'Hezbollah = Lebanon,' Israeli Minister Blasts on Twitter After Lebanese Elections

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Saudi Arabia started to reduce its long-term support for Hariri when Crown Prince Mohammed bin Salman summoned him to Riyadh last November and ordered him to resign, after complaining Hariri had not done enough to confront Hezbollah.

Hezbollah, along with affiliated groups and individuals, secured at least 67 seats, according to a Reuters calculation based on preliminary results for almost all the seats obtained from politicians and campaigns and reported in Lebanese media.

"We hope that all Lebanese political stakeholders will continue to act responsibly in the days following polling to protect Lebanon's stability, which should include the swift formation of a government", said United Nations spokesman Stephane Dujarric.

In a speech on Sunday's parliamentary elections, Hariri said that his Future Movement faced several challenges but considered his party's performance as an election victory.

The results will dismay not only Saudi Arabia.

The election is being held under a new proportional system that has confused some voters and made the contest unpredictable in formerly safe seats But it still preserves a sectarian power-sharing system and another coalition government including most of the major parties, like the one that has governed since 2016, looks likely, analysts say.

The group, whose arsenal outguns the army's does not derive its dominant status on the Lebanese scene from the ballot box but the new breakdown of parliament will increase its political legitimacy.

A woman shows her ink-stained finger after casting her vote during the parliamentary election in Beirut, Lebanon, May 6, 2018. In other polling stations, the counting was already under way.

"We hope we will open a new era", said Mahmoud Daouk, voting in Beirut.

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Hezbollah's allies include the Shi'ite Amal Movement led by Nabih Berri, the Christian Free Patriotic Movement established by President Michel Aoun and other groups and individuals that view its weapons as an asset to Lebanon. That, along with the new electoral law, injected some unpredictability to the process.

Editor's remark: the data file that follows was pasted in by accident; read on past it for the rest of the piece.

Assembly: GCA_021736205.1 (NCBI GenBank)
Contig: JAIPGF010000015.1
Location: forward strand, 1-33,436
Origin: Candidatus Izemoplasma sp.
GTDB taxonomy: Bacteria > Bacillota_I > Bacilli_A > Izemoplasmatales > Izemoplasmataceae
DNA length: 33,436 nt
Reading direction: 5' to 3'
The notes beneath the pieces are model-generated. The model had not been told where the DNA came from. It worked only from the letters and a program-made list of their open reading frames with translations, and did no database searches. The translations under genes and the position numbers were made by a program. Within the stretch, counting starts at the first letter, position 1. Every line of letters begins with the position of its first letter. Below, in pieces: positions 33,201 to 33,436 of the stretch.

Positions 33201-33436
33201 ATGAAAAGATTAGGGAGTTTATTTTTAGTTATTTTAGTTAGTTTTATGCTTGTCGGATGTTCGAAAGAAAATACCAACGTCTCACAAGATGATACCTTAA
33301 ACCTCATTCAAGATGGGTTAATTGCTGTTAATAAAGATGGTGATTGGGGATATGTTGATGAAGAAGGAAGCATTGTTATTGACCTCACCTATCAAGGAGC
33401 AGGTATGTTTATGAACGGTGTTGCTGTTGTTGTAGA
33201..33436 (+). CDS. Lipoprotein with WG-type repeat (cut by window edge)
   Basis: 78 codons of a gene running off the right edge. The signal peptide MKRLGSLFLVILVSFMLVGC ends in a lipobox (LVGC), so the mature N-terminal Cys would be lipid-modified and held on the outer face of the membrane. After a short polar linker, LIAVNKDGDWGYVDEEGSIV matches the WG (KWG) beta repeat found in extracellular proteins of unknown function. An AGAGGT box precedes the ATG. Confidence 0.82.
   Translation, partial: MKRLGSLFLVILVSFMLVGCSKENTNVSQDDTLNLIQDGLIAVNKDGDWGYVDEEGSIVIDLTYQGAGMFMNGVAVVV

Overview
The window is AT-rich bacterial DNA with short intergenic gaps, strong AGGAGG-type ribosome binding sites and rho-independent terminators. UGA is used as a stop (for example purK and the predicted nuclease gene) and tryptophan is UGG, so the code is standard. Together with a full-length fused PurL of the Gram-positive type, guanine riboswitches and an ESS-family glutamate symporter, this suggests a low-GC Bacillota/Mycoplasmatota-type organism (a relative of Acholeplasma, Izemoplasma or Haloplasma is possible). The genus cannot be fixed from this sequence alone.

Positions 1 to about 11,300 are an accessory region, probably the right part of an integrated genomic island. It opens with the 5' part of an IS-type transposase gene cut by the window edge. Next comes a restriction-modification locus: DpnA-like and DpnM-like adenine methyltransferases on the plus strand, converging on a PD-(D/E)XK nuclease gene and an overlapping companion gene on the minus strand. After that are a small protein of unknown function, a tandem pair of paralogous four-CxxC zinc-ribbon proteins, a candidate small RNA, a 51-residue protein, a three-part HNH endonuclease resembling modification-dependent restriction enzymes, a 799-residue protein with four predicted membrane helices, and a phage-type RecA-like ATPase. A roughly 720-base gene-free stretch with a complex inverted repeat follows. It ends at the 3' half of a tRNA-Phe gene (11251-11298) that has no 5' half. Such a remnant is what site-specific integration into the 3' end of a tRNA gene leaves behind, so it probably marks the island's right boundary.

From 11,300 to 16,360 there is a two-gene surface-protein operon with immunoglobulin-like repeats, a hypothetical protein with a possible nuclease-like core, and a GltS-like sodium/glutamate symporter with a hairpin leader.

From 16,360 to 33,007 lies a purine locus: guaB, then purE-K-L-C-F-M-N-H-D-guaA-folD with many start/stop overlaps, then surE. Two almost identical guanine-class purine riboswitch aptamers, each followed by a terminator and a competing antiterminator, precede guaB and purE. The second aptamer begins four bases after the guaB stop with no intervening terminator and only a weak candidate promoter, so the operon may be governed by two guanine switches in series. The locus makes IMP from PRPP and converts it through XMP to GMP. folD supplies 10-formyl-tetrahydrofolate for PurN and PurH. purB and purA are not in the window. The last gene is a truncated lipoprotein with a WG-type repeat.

Of the 3.8 million registered voters, 49.2 percent cast their ballots in Sunday's poll, the interior ministry said, down from 54 percent in the last election in 2009.

"This means that I voted, and I'm happy that I voted and took part in change", said Guy Farah, a 36-year-old salesman showing the ink stain on his thumb as he walked out of a Beirut polling station.

Speaking on the eve of Sunday's election, Paul Salem of the Middle East Institute, a Washington-based research institution, predicted that "just a handful of new lawmakers from civil society" would be elected to the 128-seat parliament.

As a result, Hariri's team only got five out of 11 seats in Beirut, with four going to Hezbollah allies, one to the Social Progressive Party of Druze leader Walid Jumblatt, and one to a notable newcomer, independent Beiruti millionaire Fouad Makhzoumi. Nevertheless, Hariri is still expected to be asked to form the new unity government.

Hezbollah's seat gain may complicate relations with Western countries.

In a televised address a day after Lebanon's first elections in nine years, Sayyed Hassan Nasrallah said "the parliamentary presence" created by Hezbollah and its allies would guarantee the protection of the "resistance".

A member of the Israeli government said that the preliminary results confirmed the Israeli government's perception; that Lebanon and Hezbollah were equals.

Hezbollah, which was created in the 1980s to fight against Israel and now battles in Syria alongside regime forces, is listed as a terror organisation by the United States.

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